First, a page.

The logs crackle, the flames dance, and we curl up, safe and warm in our cozy armchairs while, outside, the wind howls and sleet slashes against the windows. We drink warming Glühwein or hot punch, spiced with cinnamon and ginger, and revel in our favourite ghost stories. Maybe it’s the Collected Short Stories of M.R. James – that master of the creepy tale. Or maybe a film. A Christmas Carol? The Canterville Ghost? The Uninvited? The Haunting? All excellent choices and there’s room for every one of them. But for sheer British scares that thrill and chill, one series of adaptations has stood the test of time and I’ll certainly be digging out my collection again over the festive season – to watch in the dead of night, when all is quiet and only the ghosts walk…
A Ghost Story for Christmas was a tradition maintained by the BBC for seven years, from 1971-78. It consisted of an adaptation of a classic short story, shown on Christmas Eve. Wonderful chilling tales by M.R. James (The Stalls of Barchester, A Warning to the Curious, Lost Hearts, The Treasure of Abbot Thomas, The Ash Tree), Charles Dickens (The Signalman), Clive Exton (Stigma) and one of my personal favourites, The Ice House by John Bowen.
M.R. James originally established his own ghostly Christmas traditions by reading his stories to friends and students at that time of the year, and the British tradition of sitting around the fire telling scary stories at Christmas undoubtedly influenced the idea for the series of films. In 1968, a one-off – Whistle and I’ll Come To You, adapted from M.R. James’ short story – set the scene for more to come. There have been some attempts to revive the tradition in recent years and I hope that will persist. Christmas isn’t Christmas without a ghost, is it?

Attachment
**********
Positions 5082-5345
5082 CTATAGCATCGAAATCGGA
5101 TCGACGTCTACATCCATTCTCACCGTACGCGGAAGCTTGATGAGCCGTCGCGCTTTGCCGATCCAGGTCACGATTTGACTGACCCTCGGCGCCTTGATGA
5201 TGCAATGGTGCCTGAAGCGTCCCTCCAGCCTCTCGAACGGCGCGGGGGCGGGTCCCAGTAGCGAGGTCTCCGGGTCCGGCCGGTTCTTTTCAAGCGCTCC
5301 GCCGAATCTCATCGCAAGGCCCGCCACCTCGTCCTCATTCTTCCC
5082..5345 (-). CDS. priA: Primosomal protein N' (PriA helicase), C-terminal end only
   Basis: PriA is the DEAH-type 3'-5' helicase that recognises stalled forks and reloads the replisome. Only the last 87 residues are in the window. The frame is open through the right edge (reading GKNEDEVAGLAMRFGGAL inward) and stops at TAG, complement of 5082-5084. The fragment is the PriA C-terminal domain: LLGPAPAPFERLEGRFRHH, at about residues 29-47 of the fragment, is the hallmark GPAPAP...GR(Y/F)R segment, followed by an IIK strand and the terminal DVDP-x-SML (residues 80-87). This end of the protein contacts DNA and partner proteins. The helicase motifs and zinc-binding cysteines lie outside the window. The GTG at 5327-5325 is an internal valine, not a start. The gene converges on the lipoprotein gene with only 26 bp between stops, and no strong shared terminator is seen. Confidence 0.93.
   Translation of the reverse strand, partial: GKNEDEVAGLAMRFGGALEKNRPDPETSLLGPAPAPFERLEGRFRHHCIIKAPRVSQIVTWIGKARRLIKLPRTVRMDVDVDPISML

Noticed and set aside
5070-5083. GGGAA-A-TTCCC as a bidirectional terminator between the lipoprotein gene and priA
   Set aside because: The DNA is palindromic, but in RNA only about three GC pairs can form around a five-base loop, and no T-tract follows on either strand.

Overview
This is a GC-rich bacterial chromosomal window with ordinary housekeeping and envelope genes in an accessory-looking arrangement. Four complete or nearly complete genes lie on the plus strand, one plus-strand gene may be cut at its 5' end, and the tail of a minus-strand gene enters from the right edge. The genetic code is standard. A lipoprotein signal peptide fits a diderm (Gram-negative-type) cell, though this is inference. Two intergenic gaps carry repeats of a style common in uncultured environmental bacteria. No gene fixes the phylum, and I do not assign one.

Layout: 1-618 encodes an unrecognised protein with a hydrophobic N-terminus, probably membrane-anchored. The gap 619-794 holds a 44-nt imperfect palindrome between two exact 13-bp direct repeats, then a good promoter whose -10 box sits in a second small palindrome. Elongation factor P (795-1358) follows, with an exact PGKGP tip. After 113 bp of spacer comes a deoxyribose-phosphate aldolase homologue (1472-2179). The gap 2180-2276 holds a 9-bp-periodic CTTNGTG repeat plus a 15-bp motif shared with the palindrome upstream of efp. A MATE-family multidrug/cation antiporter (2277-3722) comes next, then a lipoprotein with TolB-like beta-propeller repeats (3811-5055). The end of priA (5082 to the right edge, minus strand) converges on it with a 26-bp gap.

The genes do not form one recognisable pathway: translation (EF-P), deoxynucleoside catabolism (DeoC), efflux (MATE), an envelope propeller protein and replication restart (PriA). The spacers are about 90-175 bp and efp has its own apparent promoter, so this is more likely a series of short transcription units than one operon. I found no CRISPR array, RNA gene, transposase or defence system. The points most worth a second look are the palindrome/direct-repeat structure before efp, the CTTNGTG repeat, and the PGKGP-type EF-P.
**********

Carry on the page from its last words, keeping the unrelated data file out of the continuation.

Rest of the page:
But what of the stories themselves? These are not hardcore horror tales. The creepiness comes from the heavily laden atmosphere suggesting a lingering, looming presence of evil. Shadows move. Something forms under the bedsheet – a monster? We don’t know. We don’t physically see it. We don’t have to.
A lonely and bleak seashore. A solitary figure battling against the elements. A railway official who tells of a ghostly figure that beckons and foretells calamity. A remote country house in the middle of an ancient stone circle, where a dark force hides and waits. A strange flower growing outside an old icehouse. Where has it come from and what secrets does it hold? A lost crown found by an amateur archeologist in a remote seaside town. Perhaps he should have let it lie. A sinister black cat and a hooded figure that haunt a cathedral’s choir stalls.
Just some of the elements of these timeless tales I can watch – and read – time and again.
There is something so much more satisfying about a story that lays all the trails, but allows your own mind take over and fill in the details. It then falls to your own imagination to create the ‘monsters’ and we know what scares u better than any writer could predict. Each of us will put our own interpretation on what exactly was lurking in those shadows. The skill of the writer has been to give us all the clues we need to finish the story our own unique way – and that’s what keeps us listening for any creaks or bumps in the dark after we’ve turned the TV off or put the book down. It’s what makes our hands hover over the bedside lamp. On? Or off? On tonight, I think. Because it’s just possible… well, maybe, we’re not alone. Perhaps that…whatever it was…has followed us up to bed. It’s waiting for us to close our eyes. And then it will pounce. We squeeze our eyes tight shut and wait. The only sound – our own heavy breathing.
Something moving around the room. Clutch the bedcovers. Tight as you can. Mouth dry. Hardly dare breathe. Something still moving. Then a thump.
There’s something on the bed. Oh why did I watch that film tonight? Oh no. It’s moving closer. I can hear it.
A low rumbling sound.
A cold, wet nose.
Do ghosts have cold, wet noses?
Don’t have nightmares, but do have a happy festive season – and may all your ghosts be benevolent spirits.